Conversation and the Local Church

Highly recommend for anyone wanting to have a more missional church.

As the crowds prepare to descend on Indianapolis for Super Bowl XLVI, the city has been preparing to showcase its very best to the watching world. In addition to the football game and a downtown Super Bowl Village filled with all sorts of entertainment, from live music to a 650 foot-long zip-line, Indy is also highlighting the Super Bowl Legacy Project, a $150+ million development project on the city’s Near Eastside. This collection of twenty neighborhoods just east of downtown was selected for the commitment of its neighbors to talking and working together toward the common good of their place. For over 40 years, the churches of the Near Eastside have been a major factor in the development of their neighborhood. The story of one of these churches, Englewood Christian Church – which was recently recognized by The New York Times for their work in the neighborhood’s redevelopment – has been told in a new ebook.

The Virtue of Dialogue: Conversation as a Hopeful Practice of Church Communities by C. Christopher Smith, member of Englewood Christian Church and editor of The Englewood Review of Books, tells how the church has been transformed by the practice of conversation: conversation among its members and conversations with its neighbors. Englewood was once a thriving mega-church, but like the neighborhood surrounding it on Indianapolis’ east side, the church spiraled downward for decades in the face of widespread economic decline.

Today, Englewood – both church and community – are thriving again. Not that ECC has restored its mega-church status, but this church of 200 is having an impact that far outweighs its numbers and that upends the received wisdom about how churches work best. This story of recovery is about moving away from status symbols of success and finding a new path to strengthening and deepening community ties and creating contexts for human flourishing.

Can a modest church foment social change simply by encouraging people to talk and listen to one another? C. Christopher Smith says that it can, and in this brief but extraordinary ebook, he shares his church’s story of discovering the surprising and powerful virtue of conversation.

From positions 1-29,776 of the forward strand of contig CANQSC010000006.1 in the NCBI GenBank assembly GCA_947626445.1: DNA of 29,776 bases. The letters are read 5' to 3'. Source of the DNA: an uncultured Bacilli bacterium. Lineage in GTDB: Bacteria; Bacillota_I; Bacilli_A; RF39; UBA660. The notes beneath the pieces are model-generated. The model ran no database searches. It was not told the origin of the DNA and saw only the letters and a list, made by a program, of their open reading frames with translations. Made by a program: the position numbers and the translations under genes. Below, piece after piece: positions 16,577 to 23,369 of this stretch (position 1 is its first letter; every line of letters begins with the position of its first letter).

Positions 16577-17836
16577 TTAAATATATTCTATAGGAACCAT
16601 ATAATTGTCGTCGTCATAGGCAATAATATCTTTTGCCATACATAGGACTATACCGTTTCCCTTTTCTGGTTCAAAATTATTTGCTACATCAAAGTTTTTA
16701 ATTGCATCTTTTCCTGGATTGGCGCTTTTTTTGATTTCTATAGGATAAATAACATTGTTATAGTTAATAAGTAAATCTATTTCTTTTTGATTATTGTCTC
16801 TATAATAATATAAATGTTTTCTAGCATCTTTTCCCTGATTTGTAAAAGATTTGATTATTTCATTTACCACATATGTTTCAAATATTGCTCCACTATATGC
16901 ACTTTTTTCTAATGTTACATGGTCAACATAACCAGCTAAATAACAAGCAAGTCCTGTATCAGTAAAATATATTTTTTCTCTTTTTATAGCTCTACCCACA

The Virtue of Dialogue is available to download as a Kindle ebook for $2.99 and is also available for the Nook at the same price.

“This little book could be revolutionary for your own faith community.” – Scot McKnight “This is a good read of an incredible sign of hope in our time.” – Jonathan Wilson-Hartgrove


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  • Mark Craft

    Hey Scot, it’s your long-lost classmate from “Prezeltown USA.” I’m in Indianapolis (actually back in Indianapolis) working on the Super Bowl. I’m the volunteer communications liaison for the Legacy Project. Watch for a story in *Christianity Today,* hopefully this week, on Englewood Christian Church, one of the churches responsible for the revitalization of Indianapolis’ near eastside. Their work was so successful they founded the Englewood Community Development Corporation to take their efforts to the nect level. Truly remarkable!

  • Another witness to this fruitful theme:
    The Art of Conversation at The Determined Christian

  • melody cherrette

    I have read the preview so far, I will be ordering the book on the first. As always I know it will be good. Chris is an excellent writer.

  • scotmcknight

    Mark, great to hear from you friend.

  • For those who are interested, I am running a blog series called “Becoming Conversational” that is based on this ebook and suggests ideas for how churches might enrich the conversational life of their congregation.

    The first post of the series is here:

    Chris Smith

  • jjmontgomery

    Hopefully, once the ‘Super Debauchery’ is over, the city will pour the same effort in resources, i.e. volunteers, materiel, millions of dollars, celebrity influence, etc… into such deserving projects such as the Englewood community as they did to entertain the elite super-rich for a day or three, and line the pockets of the filthy rich for their investment portfolio. My guess is…NOT! However, it is a good thing that at least the ECC story is getting out. By comparison, at least, it will show where the real priorities have lain heretofore.